Admittedly, this is the worst-case scenario, but it happens sometimes so I wanted you to be aware of the possibility. However, the fact that you have to disclose your disability to the BON doesn't mean they need to know about all of the details. They can't force you to turn over your medical records, as they are protected health information. When it comes time to graduate, I would recommend that you get a letter from your psychiatrist attesting to your stability and compliance with your treatment program. They will probably ask for one anyway. 

That being said, it sounds like you're in a good place and ready to tackle this amazing adventure. I wish you the very best of luck. Viva

The situation is different for everybody, so I don't want to freak you out. All I can do is tell you how this has been for me and how I would have dealt with it if I had this whole thing to do again. 

I also have a psych history, as well as a criminal record. The BON (board of nursing) is incredibly nosey, like wants to violate HIPAA nosey, and when I started this journey, I was told the exact same thing as you which is "Hey, if you have a dream, go for it! Nobody can give you a definitive answer about licensing or career paths until you graduate and spend 30k for a BSN but it'll be worth it!" (I did an accelerated BSN program, already had a BA in psych). I can promise you, I struggled in nursing school more than basically any of my peers due to the psychological stress of it and my disabilities (BP1, PTSD, and a TBI are my primary).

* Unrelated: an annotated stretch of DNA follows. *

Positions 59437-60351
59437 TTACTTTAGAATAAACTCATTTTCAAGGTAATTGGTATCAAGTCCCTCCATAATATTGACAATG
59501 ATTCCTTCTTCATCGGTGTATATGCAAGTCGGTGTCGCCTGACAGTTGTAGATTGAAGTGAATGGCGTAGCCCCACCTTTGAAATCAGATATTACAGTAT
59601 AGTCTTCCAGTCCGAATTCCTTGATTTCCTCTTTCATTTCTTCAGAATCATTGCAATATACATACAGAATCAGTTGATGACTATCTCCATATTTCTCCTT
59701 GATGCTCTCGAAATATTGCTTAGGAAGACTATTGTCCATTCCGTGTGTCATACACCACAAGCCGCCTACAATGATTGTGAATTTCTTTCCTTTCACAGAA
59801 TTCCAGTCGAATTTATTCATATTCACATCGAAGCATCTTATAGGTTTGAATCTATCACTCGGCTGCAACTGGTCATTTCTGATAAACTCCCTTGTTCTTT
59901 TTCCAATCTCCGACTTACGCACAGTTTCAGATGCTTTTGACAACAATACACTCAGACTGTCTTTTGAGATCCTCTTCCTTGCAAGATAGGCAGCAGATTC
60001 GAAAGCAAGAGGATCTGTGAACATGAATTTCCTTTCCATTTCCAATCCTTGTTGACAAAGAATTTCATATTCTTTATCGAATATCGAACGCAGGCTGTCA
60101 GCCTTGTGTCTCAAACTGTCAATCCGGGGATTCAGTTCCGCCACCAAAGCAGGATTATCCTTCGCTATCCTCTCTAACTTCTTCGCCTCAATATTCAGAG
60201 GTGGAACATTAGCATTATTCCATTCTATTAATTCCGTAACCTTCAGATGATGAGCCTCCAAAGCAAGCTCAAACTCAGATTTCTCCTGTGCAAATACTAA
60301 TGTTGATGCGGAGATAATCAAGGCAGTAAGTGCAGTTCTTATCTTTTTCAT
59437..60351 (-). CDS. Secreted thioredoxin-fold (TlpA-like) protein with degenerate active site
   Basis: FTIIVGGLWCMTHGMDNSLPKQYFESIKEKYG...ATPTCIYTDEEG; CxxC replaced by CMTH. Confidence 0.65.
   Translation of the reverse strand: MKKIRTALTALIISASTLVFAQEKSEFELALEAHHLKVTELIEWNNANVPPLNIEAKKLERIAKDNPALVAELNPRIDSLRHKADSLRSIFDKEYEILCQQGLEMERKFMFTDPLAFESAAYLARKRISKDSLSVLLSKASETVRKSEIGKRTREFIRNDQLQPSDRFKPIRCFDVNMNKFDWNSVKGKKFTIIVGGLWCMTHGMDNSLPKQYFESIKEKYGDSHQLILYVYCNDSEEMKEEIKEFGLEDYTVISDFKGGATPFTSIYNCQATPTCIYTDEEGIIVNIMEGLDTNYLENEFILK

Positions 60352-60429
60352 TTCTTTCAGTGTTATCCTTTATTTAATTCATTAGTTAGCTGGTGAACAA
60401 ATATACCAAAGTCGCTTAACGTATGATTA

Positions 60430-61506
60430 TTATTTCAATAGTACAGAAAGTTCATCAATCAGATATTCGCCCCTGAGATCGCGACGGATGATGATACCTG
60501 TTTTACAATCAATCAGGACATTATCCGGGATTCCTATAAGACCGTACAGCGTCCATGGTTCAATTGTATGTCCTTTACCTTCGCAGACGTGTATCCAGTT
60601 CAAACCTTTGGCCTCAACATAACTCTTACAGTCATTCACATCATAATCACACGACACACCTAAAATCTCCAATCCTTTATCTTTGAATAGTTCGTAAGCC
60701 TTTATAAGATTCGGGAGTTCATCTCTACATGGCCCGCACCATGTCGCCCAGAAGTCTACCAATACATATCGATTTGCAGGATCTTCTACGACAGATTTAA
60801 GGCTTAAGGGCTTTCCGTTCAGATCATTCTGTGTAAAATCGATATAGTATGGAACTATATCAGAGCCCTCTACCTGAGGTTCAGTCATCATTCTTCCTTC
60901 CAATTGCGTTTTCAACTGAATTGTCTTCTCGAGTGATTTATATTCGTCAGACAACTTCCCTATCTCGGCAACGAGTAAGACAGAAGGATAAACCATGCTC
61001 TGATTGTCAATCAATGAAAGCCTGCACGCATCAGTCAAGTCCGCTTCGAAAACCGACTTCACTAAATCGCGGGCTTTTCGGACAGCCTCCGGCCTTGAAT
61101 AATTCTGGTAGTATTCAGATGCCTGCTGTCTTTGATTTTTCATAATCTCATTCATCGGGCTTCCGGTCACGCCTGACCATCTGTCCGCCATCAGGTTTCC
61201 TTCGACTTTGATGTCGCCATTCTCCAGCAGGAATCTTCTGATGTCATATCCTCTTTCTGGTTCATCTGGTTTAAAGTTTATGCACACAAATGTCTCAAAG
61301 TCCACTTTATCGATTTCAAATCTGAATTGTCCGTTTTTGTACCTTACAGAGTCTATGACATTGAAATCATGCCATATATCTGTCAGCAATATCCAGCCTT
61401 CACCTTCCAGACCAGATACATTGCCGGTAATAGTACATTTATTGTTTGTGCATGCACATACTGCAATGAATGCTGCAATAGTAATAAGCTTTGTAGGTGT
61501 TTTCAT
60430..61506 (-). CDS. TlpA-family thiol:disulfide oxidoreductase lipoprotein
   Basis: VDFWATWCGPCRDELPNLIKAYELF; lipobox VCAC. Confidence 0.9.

When I did graduate, it became clear that I would need to see a licensing attorney to try to mitigate the damage on my NCLEX-RN application. Granted, my situation is even more difficult in some ways than yours because of my criminal record, however I don't have nearly as extensive of an inpatient involuntary psych record as you. I think, for you, what it's going to come down to is whether your background check reveals your psych history (because some involuntary admissions do, depending on duration and whether a court order was involved etc). If your shows up on background checks, that's going to be MASSIVELY difficult to overcome if it's more than 1 or 2.